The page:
Diversity, Hizmet and Hosgörü: the Philosophical Foundations of the Gülen Movement
Prof. Dr. Mark Owen Webb
The Civil Society movement known as the Gülen Movement is an international movement dedicated to promoting world peace through dialogue and education. The movement has its origins in the thought and writings of the Turkish Sufi scholar, Fethullah Gülen. Though the movement began as a purely Turkish and Muslim phenomenon, it is now active all over the world, among a great variety of cultures and religions. Their activities focus on meeting the basic needs of people, with a view to increasing mutual understanding and peace. Consequently, many of their efforts are spent on education.
The movement is grounded in three mutually consistent and interrelated grounds: the values of Islam, the specifically Sufi thought of Said Nursi, and also in general conceptual and philosophical reason. Others can and have give better accounts of the movement’s roots in Islam and Nursi. In this paper, I propose to explain that third ground, general philosophical reasons. To that end, I identify and explicate two main strains of philosophical reason that ground the movement: Teleological reasons, pointing to the value of diversity in society, and underwriting the movement’s characteristic value of hizmet (service); and deontological reasons, pointing to the central value of persons, and underwriting the movement’s characteristic value of hoşgörü (tolerance). Since these reasons, and therefore these values, are available to anyone, they make the movement a good model for people of all cultures and all faiths.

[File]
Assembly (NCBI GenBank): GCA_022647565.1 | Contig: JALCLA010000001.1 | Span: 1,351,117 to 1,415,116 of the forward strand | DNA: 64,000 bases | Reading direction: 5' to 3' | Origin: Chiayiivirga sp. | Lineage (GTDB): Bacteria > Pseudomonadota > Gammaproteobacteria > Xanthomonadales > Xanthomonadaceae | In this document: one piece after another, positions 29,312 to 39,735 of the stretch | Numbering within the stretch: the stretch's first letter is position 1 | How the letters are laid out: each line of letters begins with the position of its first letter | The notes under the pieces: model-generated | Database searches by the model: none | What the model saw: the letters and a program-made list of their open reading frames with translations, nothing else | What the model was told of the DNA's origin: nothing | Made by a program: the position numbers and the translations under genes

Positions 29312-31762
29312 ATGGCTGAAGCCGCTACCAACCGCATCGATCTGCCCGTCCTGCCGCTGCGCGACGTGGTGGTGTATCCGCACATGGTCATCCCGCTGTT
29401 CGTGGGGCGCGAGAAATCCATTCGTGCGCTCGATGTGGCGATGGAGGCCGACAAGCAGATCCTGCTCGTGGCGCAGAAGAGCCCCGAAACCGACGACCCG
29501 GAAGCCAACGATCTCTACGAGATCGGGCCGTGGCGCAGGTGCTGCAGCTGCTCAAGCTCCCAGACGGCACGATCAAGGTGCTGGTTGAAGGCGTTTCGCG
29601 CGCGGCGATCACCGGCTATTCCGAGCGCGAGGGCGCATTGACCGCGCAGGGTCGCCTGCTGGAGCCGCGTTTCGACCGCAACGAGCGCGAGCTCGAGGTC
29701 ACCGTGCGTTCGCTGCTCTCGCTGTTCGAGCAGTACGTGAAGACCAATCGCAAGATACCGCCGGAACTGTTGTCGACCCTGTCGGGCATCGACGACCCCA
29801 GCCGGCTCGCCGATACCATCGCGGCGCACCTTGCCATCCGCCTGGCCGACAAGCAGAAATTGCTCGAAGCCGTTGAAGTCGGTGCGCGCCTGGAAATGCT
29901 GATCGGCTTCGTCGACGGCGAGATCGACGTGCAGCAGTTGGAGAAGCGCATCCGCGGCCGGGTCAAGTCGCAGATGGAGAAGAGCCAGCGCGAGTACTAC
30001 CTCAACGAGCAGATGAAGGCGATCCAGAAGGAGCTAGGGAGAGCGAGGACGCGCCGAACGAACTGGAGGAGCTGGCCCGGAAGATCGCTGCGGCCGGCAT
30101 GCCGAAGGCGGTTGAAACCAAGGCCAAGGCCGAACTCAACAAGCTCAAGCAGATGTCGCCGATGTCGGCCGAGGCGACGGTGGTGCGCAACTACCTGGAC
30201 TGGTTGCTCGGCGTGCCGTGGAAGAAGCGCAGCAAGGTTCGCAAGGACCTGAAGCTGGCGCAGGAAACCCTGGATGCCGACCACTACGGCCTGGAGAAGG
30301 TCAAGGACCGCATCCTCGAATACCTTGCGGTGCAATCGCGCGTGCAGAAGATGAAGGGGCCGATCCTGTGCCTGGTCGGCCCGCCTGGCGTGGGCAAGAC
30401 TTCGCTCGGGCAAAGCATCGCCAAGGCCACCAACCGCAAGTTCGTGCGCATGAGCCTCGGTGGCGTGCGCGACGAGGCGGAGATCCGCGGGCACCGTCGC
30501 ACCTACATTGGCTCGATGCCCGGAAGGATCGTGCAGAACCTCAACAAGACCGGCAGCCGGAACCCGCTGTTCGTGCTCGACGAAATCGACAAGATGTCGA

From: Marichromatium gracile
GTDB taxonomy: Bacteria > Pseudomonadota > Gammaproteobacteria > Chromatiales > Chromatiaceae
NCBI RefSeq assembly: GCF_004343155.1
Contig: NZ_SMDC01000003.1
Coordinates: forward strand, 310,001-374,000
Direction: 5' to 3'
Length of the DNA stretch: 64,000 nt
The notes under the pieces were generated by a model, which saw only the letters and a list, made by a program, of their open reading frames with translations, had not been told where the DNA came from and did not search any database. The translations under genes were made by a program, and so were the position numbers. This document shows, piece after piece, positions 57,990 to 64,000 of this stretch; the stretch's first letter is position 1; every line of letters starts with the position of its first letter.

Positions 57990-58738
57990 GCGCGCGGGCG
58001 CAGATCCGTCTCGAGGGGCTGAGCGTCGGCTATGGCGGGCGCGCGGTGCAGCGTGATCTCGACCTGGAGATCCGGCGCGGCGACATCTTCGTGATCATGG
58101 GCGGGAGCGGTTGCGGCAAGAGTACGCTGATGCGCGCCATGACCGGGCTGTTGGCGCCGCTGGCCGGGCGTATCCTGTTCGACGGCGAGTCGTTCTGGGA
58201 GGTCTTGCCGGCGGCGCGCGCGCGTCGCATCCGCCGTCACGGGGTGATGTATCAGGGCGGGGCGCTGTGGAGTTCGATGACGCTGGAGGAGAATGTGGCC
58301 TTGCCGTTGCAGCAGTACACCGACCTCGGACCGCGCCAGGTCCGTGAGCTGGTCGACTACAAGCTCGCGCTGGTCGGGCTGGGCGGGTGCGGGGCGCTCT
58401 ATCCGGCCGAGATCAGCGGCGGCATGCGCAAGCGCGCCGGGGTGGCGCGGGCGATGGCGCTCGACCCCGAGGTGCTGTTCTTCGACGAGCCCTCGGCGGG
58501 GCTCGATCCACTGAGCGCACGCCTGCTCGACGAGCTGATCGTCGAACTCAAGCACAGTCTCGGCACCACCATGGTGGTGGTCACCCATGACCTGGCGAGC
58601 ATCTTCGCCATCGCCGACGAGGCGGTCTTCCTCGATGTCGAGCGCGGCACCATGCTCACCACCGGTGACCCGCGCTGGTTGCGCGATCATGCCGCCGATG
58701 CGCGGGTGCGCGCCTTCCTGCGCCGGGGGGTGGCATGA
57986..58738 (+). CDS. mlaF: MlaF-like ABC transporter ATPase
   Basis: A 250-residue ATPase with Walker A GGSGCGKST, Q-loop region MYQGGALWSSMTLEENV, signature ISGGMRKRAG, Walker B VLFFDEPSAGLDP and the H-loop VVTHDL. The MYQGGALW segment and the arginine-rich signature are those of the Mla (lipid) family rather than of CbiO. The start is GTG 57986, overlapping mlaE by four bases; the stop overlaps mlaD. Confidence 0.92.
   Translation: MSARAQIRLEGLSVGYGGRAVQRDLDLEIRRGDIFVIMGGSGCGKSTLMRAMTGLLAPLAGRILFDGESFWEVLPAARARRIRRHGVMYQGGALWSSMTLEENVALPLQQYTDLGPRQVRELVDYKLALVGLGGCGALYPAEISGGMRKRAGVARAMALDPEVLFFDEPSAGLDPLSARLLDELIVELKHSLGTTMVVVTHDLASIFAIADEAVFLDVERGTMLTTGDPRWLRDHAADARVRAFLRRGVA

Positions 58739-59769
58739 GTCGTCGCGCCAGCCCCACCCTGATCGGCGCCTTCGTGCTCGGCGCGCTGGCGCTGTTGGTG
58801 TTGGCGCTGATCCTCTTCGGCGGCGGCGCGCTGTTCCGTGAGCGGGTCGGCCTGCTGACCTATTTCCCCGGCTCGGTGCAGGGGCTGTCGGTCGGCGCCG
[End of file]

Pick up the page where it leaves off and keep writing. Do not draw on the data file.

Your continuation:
In Philosophical Ethics, most theories fall into one of two broad categories: those that appeal to the consequences of an action to explain its value—these are called ‘teleological’ theories; and those that appeal to some features of the action itself, apart from whatever consequences it may have—these are called ‘deontological’ theories. Most ethicists now concede that neither type of theory by itself is adequate to account for all our considered moral judgments. Both types of consideration seem to have a role to play in our ethical deliberations. In other words, to decide whether an action is right or wrong, frequently we have to look at both what consequences it has and what kind of action it is. Both are important. In his writings, Fethullah Gülen appeals to both kinds of considerations (along with arguments from the Qur’an and Sunna of the Prophet), and both types of reasoning can be deployed to ground two of the movement’s characteristic values, hizmet (service) and hoşgörü (tolerance).
I. Teleological Reasons
When Gülen talks about activities involving hizmet, service to others, including education, care for the poor, disaster relief, and the like, he frequently appeals to the consequences of those actions. It is obvious that one consequence of such activities is a direct good to the person/people served. An educated person is better off than before, and so on. However, Gülen also appeals to broader, more general, and more remote consequences.